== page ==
I think you’re mis-remembering the PowerBook situation. All Apple laptops since the Titanium PowerBook (Jan 2001) and White iBook (May 2001) have interchangeable power adapters. Newer, larger PowerBooks only work well with the more powerful 65W adapter, but apart from that, Apple hasn’t forced you to buy a new adapter in the last 5 years.

  21. olivier blanchard January 5, 2006 at 8:03 pm - Reply

    Can I suggest easy pop-on/pop-off shells/skins for mine? (Most days, white’s cool, but I might be in the mood for brushed steel or tangerine in a month or two. Carbon-fiber with a high-gloss finish would make the guys at the bike shop green with envy.)
    What does a guy have to do to customize his laptop around here anyway?

  22. Travis Butler January 6, 2006 at 3:35 pm - Reply

    I admit lusting after sub-sub-notebooks myself (love the idea of the OQO!) However, I have to ask: Apple’s tried the mini-books three times that I can think of (not counting the eMate). You can argue that the first two had crippling flaws: the PB 100 was old technology compared to the 14x/170, the Duo’s Bat-a-Dock utility belt syndrome was severely limiting. But the 2400c was a well-reviewed machine, didn’t have any crippling flaws that I can remember, and in fact I can’t remember any worse comment about it than ‘keyboard’s too small’. And it still flopped.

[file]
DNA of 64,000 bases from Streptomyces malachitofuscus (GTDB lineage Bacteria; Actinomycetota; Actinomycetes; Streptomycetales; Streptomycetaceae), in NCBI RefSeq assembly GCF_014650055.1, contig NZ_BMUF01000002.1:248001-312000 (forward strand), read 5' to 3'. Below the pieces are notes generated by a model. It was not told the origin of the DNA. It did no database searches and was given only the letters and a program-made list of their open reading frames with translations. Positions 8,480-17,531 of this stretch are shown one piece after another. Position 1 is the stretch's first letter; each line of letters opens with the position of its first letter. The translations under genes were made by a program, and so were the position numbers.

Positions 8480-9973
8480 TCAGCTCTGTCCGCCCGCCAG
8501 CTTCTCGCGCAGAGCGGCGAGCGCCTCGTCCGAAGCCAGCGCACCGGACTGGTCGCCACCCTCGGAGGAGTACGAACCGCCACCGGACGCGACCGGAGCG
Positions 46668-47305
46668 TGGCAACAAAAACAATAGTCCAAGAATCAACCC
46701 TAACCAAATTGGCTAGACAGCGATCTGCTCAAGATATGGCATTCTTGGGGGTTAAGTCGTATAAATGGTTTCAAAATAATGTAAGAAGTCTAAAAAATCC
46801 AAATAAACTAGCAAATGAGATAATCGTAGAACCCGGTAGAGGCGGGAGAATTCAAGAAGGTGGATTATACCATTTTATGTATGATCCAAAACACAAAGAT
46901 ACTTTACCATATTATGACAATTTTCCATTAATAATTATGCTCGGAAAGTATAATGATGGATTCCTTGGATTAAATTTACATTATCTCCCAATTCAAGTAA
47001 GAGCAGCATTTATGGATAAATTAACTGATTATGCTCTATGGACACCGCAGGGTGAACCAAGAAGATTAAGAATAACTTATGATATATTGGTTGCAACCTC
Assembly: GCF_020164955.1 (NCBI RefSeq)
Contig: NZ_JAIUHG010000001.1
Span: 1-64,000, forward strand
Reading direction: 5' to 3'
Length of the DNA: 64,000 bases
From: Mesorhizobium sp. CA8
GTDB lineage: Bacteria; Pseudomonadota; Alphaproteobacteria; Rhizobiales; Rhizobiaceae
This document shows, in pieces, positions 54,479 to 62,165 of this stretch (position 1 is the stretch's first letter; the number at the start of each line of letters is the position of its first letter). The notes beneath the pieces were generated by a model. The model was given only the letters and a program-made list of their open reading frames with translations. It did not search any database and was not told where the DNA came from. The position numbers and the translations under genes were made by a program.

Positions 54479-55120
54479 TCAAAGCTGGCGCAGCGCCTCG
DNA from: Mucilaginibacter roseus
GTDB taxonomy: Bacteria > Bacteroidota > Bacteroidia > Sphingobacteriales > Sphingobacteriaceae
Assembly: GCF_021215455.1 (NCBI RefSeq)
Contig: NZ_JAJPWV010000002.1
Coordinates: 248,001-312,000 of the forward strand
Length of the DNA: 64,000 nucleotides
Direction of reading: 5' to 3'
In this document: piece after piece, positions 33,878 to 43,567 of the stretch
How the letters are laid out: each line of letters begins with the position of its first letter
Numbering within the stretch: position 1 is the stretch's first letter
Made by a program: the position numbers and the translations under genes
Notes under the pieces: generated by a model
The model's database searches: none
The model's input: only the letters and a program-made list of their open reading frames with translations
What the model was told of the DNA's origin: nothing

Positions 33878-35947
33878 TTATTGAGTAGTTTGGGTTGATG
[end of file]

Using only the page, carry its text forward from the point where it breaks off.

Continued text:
What’s changed since then that would make a new Apple microBook any more successful? Are palmtops doing any better than they were before? (At least in my area, they don’t exactly seem to be flying off the shelves.) Or could Apple manage to make a niche machine successfully? (i.e. one that could be profitable on limited sales, and wouldn’t cost too much to develop?)

  23. vineet January 7, 2006 at 4:04 pm - Reply

    The Sony VIAO is probably the VGN-TX670P. I’ve been using one for a couple months as my second computer (complements a 17-inch PowerBook). It lacks a built-in and underlit keyboard but nails just about every other feature. Too bad Apple doesn’t sell something w/ a similar feature set and size.